Steelmakers report biggest-ever losses

By Tat Dat   November 1, 2022 | 03:34 pm PT
Steelmakers report biggest-ever losses
A man works at a steel factory in Que Vo District, outside Hanoi. Photo by Reuters/Kham
Leading steelmakers in the country have reported biggest-ever Q3 losses in amidst low sales, rapidly falling prices and high inventories.

The nation’s biggest steelmaker, Hoa Phat, incurred negative after-tax return of VND1.79 trillion ($72 million), the first loss it has reported in 13 years. This is also the third consecutive quarter that its revenues have dropped, down 12% over the same period last year and down nearly 8% against the previous quarter.

Nam Kim reported Q3 losses of over VND400 billion, a record high, with revenues down nearly 1.7 times over the same period last year.

Steelmaker Hoa Sen racked up losses of VND887 billion in the last quarter of the 2021-2022 fiscal year, compared with a profit of more than VND940 billion in the same period last fiscal year. It was reporting a loss for the first time since the fourth quarter of the 2017-2018 fiscal year.

Companies under the Vietnam Steel Corporation (VnSteel) also posted record losses or miniscule profits in the third quarter.

Thu Duc Steel saw its the biggest-ever Q3 loss of VND22 billion, nearly 37% higher than the same period last year; and Vicasa Steel reported its biggest loss since the third quarter of 2020.

Thai Nguyen Steel and Ho Chi Minh City Metal incurred respective losses of VND25 billion and VND12 billion. Meanwhile, two other VnSteel affiliates, Melin Steel and Cao Bang Steel, gained very small profits, down 95% and 99%, respectively, against the third quarter of last year.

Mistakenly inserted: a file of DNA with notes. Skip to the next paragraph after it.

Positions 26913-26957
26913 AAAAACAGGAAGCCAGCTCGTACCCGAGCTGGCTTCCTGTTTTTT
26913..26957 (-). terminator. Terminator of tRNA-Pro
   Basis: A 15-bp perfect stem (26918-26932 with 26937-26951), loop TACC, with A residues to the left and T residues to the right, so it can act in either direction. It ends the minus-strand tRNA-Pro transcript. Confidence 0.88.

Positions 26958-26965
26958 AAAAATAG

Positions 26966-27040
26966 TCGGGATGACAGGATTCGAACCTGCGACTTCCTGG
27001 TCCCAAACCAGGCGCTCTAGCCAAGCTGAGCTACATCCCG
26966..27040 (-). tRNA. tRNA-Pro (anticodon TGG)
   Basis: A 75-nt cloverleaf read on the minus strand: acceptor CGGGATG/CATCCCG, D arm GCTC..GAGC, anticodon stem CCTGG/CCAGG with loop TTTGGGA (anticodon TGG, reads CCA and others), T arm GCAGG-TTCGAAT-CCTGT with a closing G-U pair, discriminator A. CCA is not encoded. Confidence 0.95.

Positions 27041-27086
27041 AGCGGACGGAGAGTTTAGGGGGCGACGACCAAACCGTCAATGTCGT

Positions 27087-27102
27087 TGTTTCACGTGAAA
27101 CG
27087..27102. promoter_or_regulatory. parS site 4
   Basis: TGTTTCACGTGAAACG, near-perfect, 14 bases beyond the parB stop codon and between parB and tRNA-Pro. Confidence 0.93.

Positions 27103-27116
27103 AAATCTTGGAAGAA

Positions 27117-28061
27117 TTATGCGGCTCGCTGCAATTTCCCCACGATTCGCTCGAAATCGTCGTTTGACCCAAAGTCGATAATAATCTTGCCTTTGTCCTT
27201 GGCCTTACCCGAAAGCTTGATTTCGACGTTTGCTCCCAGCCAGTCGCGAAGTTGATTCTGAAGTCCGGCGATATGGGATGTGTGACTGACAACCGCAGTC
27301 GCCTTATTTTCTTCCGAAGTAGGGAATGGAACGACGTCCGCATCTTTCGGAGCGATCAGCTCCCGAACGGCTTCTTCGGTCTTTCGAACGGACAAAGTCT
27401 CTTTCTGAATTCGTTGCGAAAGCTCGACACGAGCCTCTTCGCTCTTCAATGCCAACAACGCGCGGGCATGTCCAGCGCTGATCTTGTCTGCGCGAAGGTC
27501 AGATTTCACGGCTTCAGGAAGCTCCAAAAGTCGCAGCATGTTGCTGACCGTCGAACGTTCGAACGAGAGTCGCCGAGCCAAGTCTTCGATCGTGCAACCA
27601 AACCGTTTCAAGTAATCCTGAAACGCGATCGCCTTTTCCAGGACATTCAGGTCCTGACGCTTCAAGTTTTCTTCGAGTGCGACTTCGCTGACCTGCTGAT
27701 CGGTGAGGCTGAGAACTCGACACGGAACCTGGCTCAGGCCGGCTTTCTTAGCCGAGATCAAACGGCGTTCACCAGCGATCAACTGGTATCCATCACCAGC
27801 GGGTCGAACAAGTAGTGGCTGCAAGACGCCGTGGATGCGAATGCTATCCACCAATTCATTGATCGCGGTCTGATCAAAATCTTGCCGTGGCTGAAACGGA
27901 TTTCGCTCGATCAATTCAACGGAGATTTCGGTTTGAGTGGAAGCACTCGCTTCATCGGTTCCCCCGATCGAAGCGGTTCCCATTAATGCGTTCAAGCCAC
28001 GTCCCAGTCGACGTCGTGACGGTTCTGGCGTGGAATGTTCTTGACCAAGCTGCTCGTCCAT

Like steelmakers, many steel distributors and traders also suffered losses, with the SMC Trading Investment Joint Stock Company reporting its biggest-ever quarterly loss of nearly VND220 billion, compared with a profit of nearly VND130 billion in the same period last year.

Steel companies said they faced low domestic sales and export turnovers, rapid decline in product prices and high inventories in the third quarter. According to Vicasa Steel, the Vietnamese steel industry was affected by the Russia-Ukraine conflict, China’s "zero Covid" policy and global inflation.

Higher input costs, credit tightening, high lending interest rates and fluctuating exchange rates were other contributing factors. Hoa Phat said coal prices had trebled.

From mid-May to late August, steel prices declined 15 consecutive times from around VND19 million per ton to VND14.5-15 million. After a slight increase at the beginning of September, the prices fell twice to some VND14 million per ton, equivalent to the levels in late 2020.

According to the Vietnam Steel Association, the country’s finished steel output was 2.4 million tons in September, but sales was only 1.99 million tons. In the first nine months, it had steel inventories of some 1.6 million tons.

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